What happened the DAY BEFORE President Trump’s alleged remarks about immigrants from Haiti last week is worth drawing attention to.
Last Thursday, January 11, President Trump rejected an immigration reform proposal authored by the bipartisan “Gang of Six,” as it did not meet the priorities he had laid out.
Lawmakers presenting the plan also suggested giving special protections for immigrants from Haiti, El Salvador and African countries, which Trump especially opposed. It was reported that he responded with, “Why are we having all these people from shithole countries come here?”
“Why do we need more Haitians?” Trump said, according to people familiar with the meeting. “Take them out.”
President Trump has flatly denied that he used those exact words, while some lawmakers have insisted he did, and others have said they did not hear him use that exact language.
Outrage erupted across the nation, as well as from world leaders, as many accused Trump of being racist against the Haitians and condemned his alleged statement.
However, the DAY BEFORE this incident, on Wednesday, Jan. 10, the U.S. State Department issued a LEVEL 3 TRAVEL ADVISORY on Haiti – which is just one step from the highest travel warning allowed.
This travel warning on the severe and alarming conditions in Haiti sheds light on why President Trump may have objected so strongly to the suggestions by Sens. Lindsey O. Graham (R-S.C.) and Richard J. Durbin (D-Ill.), along with other lawmakers, that the U.S. should take in more Haitian immigrants.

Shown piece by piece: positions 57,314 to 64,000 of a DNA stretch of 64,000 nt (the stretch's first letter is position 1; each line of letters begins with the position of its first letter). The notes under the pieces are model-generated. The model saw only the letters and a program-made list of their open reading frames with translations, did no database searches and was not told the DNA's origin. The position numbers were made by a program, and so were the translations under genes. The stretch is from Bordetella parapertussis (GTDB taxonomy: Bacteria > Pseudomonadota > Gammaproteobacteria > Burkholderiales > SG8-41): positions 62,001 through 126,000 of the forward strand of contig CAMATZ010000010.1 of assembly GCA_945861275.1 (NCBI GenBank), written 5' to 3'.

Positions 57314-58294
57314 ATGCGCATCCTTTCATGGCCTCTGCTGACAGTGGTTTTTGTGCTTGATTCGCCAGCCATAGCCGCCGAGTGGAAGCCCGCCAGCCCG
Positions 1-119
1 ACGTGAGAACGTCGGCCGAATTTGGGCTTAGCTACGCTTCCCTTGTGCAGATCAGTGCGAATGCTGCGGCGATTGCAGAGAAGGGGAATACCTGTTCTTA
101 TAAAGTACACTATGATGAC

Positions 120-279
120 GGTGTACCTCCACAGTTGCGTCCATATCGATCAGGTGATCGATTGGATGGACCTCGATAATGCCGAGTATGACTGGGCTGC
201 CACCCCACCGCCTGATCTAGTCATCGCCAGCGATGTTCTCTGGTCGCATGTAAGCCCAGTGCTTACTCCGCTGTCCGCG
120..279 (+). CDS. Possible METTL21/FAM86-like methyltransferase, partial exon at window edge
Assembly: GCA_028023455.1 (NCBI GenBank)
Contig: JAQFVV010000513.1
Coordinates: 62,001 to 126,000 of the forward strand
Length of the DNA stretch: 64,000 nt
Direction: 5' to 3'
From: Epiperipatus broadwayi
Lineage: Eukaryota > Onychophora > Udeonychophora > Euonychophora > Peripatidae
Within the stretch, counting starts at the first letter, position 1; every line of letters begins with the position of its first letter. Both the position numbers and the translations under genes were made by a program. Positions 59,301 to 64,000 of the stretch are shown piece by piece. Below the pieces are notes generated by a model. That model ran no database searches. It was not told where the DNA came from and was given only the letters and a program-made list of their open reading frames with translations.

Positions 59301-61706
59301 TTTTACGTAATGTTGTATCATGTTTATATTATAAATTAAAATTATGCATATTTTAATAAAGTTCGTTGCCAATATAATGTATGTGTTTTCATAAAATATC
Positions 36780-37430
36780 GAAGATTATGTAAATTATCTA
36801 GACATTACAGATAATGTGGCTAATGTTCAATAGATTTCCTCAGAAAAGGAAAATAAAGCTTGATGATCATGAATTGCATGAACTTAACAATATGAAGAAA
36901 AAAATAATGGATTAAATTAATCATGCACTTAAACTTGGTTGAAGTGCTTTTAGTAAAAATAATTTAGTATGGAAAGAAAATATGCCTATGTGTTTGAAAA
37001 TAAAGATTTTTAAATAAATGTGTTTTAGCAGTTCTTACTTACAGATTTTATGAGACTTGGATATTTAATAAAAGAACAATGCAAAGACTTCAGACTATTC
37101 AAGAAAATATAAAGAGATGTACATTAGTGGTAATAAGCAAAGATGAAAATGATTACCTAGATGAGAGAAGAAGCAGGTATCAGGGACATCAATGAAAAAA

Below is the travel advisory posted on the State Department website:
Travel Advisory issued January 10, 2018
Haiti – Level 3: Reconsider travel
Reconsider travel to Haiti due to crime and civil unrest.
Violent crime, such as armed robbery, is common. Local police may lack the resources to respond effectively to serious criminal incidents or emergencies. Protests, tire burning, and road blockages are frequent and often spontaneous.
The U.S. government has limited ability to provide emergency services to U.S. citizens in some areas of Haiti. U.S. Embassy personnel must receive permission from the Embassy security officer to travel to some areas of Port-au-Prince. Embassy employees are discouraged, and in some instances prohibited, from walking in city neighborhoods, including Pétion Ville. After dark, Embassy personnel are prohibited from visiting establishments without secure, on-site parking. Travel outside of Port-au-Prince is prohibited after dark. Embassy employees are under a curfew from 1:00 a.m. to 5:00 a.m. The use of public banks and ATMs by Embassy employees is prohibited at all times. Embassy personnel are prohibited from using any kind of public transportation throughout the country.
Read the Safety and Security section on the country information page.
If you decide to travel to Haiti:
- Avoid demonstrations.
- Arrange airport transfers and hotels in advance, or have your host meet you upon arrival.
- Do not physically resist any robbery attempt.
- Visit our website for Travel to High-Risk Areas.
- Enroll in the Smart Traveler Enrollment Program (STEP) to receive Alerts and make it easier to locate you in an emergency.
- Follow the Department of State on Facebook and Twitter.
- Review the Crime and Safety Report for Haiti.
- U.S. citizens who travel abroad should always have a contingency plan for emergency situations. Review the Traveler’s Checklist.
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